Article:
RICHMOND, Va. (WRIC) -
A shocking surprise for Richmond Public Schools after leaders receive a storm water bill from the city for over one million dollars.
The big bill is for years of unpaid storm water fees.
The school board claims in 2010, city leaders told RPS the district no longer had to pay the fees and the utility hasn't been included in the budget for years.
“If the city knew about this during our budget cycle, why did they wait until after they gave us our allocation to bring our bill forward?” asked school board member Kim Gray. “We're trying to get over a crisis situation with facilities and then we get hit with a million dollar bill.”
It's been a rough year for Richmond Schools. A ceiling tile fell on a student at Fairfield Court Elementary, roofs need major repairs, and HVAC units aren't working.
In May, the School Board had to beg the city extra money just to get by.
“The city put out a press release that they had given us 700 hundred thousand dollars and within a month we got a bill for a million,” said Gray.
When asked about the matter, a city spokesperson issued this statement.
“The City's Department of Public Utilities (DPU) has been working with Richmond Public Schools (RPS) for more than three years on this issue and hopes to resolve the matter in upcoming budget cycles. The City Attorney opined that RPS be billed for Storm water fees, as is federal and state government, VCU, University of Richmond, non-profits, Port of Richmond and commercial, industrial and residential property owners. DPU has continued to work with RPS to implement better management practices to reduce or improve the quality of storm water runoff, such as the installation of rain barrels and rain gardens like the ones installed at Chimborazo Elementary School in 2012. Implementations such as these would result in reduced storm water utility fees for RPS. Storm water Utility fees collected by DPU and are not placed in the City's General Fund, but in a separate account to fund DPU storm water maintenance and infrastructure upgrades for compliance with Chesapeake Bay Preservation Act regulations.”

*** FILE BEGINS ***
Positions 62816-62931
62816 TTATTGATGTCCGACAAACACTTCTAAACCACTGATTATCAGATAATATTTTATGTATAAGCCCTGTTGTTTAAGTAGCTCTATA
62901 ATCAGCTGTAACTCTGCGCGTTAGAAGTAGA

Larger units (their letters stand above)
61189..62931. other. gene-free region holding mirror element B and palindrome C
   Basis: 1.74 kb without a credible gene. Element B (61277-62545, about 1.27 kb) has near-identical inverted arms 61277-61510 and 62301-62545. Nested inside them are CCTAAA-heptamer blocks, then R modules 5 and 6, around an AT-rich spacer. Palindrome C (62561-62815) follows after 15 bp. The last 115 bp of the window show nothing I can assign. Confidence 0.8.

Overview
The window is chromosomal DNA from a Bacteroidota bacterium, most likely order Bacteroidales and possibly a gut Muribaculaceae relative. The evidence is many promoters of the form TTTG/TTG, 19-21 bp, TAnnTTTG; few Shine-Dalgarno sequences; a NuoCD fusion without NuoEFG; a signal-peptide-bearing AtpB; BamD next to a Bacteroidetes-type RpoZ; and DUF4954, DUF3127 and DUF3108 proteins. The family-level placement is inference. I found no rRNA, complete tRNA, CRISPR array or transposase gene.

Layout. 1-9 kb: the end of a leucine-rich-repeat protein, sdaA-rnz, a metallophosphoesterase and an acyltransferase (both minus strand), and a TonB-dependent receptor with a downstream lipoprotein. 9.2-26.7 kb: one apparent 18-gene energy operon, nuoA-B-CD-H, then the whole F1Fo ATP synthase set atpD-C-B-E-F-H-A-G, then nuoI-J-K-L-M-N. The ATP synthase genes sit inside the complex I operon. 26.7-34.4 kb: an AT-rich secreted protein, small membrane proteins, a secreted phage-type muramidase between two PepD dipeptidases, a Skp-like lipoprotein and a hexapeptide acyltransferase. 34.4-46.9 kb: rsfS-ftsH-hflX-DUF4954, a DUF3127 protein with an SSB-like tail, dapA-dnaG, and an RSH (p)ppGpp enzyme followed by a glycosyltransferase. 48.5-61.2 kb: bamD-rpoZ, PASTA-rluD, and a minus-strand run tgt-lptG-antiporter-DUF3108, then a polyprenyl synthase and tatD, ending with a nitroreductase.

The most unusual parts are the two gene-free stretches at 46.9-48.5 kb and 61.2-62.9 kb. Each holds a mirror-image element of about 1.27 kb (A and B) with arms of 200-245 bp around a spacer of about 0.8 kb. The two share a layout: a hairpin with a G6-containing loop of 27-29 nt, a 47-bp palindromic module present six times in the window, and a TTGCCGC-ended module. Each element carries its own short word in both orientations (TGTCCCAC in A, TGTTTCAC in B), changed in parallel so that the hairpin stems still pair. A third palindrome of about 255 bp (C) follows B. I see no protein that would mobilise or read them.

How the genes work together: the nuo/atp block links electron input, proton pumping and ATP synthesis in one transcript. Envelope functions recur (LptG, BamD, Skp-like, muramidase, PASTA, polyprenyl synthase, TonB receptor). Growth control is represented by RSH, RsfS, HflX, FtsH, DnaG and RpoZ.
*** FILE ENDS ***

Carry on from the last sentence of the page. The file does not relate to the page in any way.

Gray hopes the city has a change of heart for the sake of students.
“It's sad that we're not all pulling in the same direction when it comes to children and our schools,” said Gray.